Yeah, we know a lot of Harvard and MIT types are too, too special for mingling with ordinary humans, on higher planes as they are. A splendidly comical report today from the Cambridge Chronicle shows that pretension disease has infected the city government.
It quotes several councilors as saying their city has stuff that others, like common Bostonians, would willingly steal. The illogic is worthy of BBC skits.
According to the paper, at last evening’s council meeting, several officials warned another, Leland Cheung, not to work too closely with Boston officials, including Mayor Tom Menino. Over objections from Councilors Ken Reeves and Tim Toomey, the body voted to let Cheung arrange a joint economic-development meeting with their equivalents in Boston.
Consider the silly positions of:
Reeves: You need a mayor in Boston who is a regional mayor, who cares about Cambridge and Newton and all the way out to Worcester. That’s not what the current stance in Boston is at all. It’s as narrow and myopic as you can get. I love Mayor Menino; if I was the mayor over there I might have turned into that, too. He is not a big-tent persona who is looking to hold hands.
Toomey: Mayor Menino is a very dear friend and colleague of mine, but I don’t see an economic benefit to the city of Cambridge by us sharing with the city of Boston what we’re doing. Mayor Menino has made it very clear that he’s enticing existing Cambridge companies to go to Boston now as it is. I’m not sure why we’re going to share what we’re doing with the city of Boston.
Vice Mayor Henrietta Davis: Cheung needs to be careful not to share trade secrets.
They seem totally unaware of several key ideas. First is that Cambridge is not a private corporation with a proprietary product — secret ingredients and recipe steps that only a few know. In fact, the nature of public government is just that, with open meetings and the right for the public to know who does what and how. They are far more like other cities around than they are different.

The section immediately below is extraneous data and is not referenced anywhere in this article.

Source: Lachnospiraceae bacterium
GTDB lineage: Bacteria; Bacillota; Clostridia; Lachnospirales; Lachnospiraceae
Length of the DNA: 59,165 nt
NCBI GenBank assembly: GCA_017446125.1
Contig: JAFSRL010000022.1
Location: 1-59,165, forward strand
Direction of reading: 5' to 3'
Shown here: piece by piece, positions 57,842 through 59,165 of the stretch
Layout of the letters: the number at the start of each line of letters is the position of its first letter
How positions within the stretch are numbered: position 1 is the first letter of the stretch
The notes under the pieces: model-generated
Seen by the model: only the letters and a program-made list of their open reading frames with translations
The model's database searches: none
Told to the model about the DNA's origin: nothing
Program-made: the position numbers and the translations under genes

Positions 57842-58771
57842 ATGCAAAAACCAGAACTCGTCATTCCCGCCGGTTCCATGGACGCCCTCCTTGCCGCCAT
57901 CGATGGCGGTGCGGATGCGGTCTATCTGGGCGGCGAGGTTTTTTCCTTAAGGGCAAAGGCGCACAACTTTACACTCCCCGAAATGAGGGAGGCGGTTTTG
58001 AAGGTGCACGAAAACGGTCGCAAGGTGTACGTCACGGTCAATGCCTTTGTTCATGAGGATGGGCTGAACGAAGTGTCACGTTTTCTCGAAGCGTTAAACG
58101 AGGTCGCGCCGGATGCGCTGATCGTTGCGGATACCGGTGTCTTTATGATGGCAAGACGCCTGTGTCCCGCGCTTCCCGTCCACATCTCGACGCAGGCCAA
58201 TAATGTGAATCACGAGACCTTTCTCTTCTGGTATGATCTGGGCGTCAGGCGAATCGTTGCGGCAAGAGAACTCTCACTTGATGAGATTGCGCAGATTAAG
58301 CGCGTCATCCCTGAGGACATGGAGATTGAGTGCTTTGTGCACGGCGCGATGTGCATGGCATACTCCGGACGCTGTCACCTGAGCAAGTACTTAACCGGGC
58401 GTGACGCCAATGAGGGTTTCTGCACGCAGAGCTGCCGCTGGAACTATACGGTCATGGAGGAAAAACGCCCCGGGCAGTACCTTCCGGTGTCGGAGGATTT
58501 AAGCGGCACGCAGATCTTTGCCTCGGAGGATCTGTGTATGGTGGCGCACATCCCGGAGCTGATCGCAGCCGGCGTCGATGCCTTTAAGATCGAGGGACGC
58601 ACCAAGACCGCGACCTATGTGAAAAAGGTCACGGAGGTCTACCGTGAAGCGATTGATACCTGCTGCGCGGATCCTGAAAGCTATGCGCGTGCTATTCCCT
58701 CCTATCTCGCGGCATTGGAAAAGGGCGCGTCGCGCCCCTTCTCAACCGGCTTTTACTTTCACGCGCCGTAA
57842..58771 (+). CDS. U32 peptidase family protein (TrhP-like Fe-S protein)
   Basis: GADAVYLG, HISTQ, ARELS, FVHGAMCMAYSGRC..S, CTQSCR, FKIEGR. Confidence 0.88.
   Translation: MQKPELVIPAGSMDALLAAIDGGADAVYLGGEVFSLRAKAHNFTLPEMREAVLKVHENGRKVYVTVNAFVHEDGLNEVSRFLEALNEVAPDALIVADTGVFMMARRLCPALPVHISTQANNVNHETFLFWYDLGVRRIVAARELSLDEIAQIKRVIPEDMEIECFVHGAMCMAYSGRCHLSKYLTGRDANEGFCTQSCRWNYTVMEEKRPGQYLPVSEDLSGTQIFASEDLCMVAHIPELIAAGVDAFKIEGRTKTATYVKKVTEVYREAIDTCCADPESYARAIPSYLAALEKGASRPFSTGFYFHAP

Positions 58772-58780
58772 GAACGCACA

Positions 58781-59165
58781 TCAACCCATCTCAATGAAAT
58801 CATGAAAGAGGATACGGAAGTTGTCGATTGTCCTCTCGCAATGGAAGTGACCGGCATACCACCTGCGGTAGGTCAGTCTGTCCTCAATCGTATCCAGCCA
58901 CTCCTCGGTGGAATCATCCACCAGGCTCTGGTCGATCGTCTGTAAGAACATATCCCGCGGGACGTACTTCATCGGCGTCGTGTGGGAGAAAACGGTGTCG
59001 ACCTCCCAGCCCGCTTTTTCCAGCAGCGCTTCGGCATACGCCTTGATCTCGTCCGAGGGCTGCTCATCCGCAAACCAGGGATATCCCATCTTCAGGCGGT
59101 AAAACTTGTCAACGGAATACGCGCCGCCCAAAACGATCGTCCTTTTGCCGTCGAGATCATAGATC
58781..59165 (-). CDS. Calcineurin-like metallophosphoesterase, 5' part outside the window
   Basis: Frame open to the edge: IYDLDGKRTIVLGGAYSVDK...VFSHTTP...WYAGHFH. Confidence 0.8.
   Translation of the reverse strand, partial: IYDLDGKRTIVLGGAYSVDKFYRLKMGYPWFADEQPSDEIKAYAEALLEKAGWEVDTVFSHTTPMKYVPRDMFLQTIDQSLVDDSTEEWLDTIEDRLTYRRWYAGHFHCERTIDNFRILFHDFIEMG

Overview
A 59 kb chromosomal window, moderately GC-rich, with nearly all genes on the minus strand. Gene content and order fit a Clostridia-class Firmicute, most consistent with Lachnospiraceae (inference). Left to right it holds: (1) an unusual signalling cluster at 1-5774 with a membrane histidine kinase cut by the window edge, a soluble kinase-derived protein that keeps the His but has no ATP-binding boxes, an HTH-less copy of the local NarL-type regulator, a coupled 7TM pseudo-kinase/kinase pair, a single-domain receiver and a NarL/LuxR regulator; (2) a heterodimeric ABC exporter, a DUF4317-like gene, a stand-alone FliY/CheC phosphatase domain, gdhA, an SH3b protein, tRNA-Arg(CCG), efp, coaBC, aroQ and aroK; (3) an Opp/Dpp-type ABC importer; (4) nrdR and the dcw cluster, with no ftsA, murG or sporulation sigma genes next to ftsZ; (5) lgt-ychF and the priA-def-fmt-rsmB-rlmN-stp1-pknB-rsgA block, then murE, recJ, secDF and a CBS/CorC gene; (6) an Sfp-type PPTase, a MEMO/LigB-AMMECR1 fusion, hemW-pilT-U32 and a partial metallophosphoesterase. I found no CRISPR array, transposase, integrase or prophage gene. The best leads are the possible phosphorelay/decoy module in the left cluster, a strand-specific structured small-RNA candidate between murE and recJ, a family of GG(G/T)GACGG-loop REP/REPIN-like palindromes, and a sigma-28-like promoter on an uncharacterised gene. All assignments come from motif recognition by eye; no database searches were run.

The pretext that the city is somehow magical and singular seems widespread, even among those willing to speak with those others consider arch-rivals on the other side of the Charles. As Cheung said at the meeting, “I’m not even sure how you would share the secret sauce of what Cambridge has. It’s just so unique to Cambridge. I don’t think it’s copy-able.”
Another thing the hush-hush triplets seem confused about is that there already is sensible cooperation. Consider an area where Cambridge has long held a lead, bicycling. In laws, facilities, public perception and on and on, Cambridge put Boston to shame for many years. Then when Menino got cycling religion and brought in a real professional bike czarina to match theirs, the two and their related biking communities work together.
You can hear Cambridge’s Cara Seiderman here and Boston’s Nicole Freedman here in Left Ahead! podcasts. They spoke of Cambridge’s lead in their own podcast and Freeman spoke gratefully of how Seiderman and others in her city helped her see and apply lessons they already learned. The idea was for better cycling regionally, safer and more pleasant for all, including drivers and pedestrians…working together on common goals as it were and as it is.
Amusingly, the tone of the meeting was one of schoolyard competitiveness. Bad old Boston surely must want what they have. If you give it to them something terrible must surely befall.
One would think the generally well-read Cantabrigians would be a tad more (a lot more) cosmopolitan. It’s great that Cheung has some wit about him and that he was able to rise above the provincialism. In the end, I suspect it will take only one or two benefits accruing to them to get them to claim this was really their idea all along.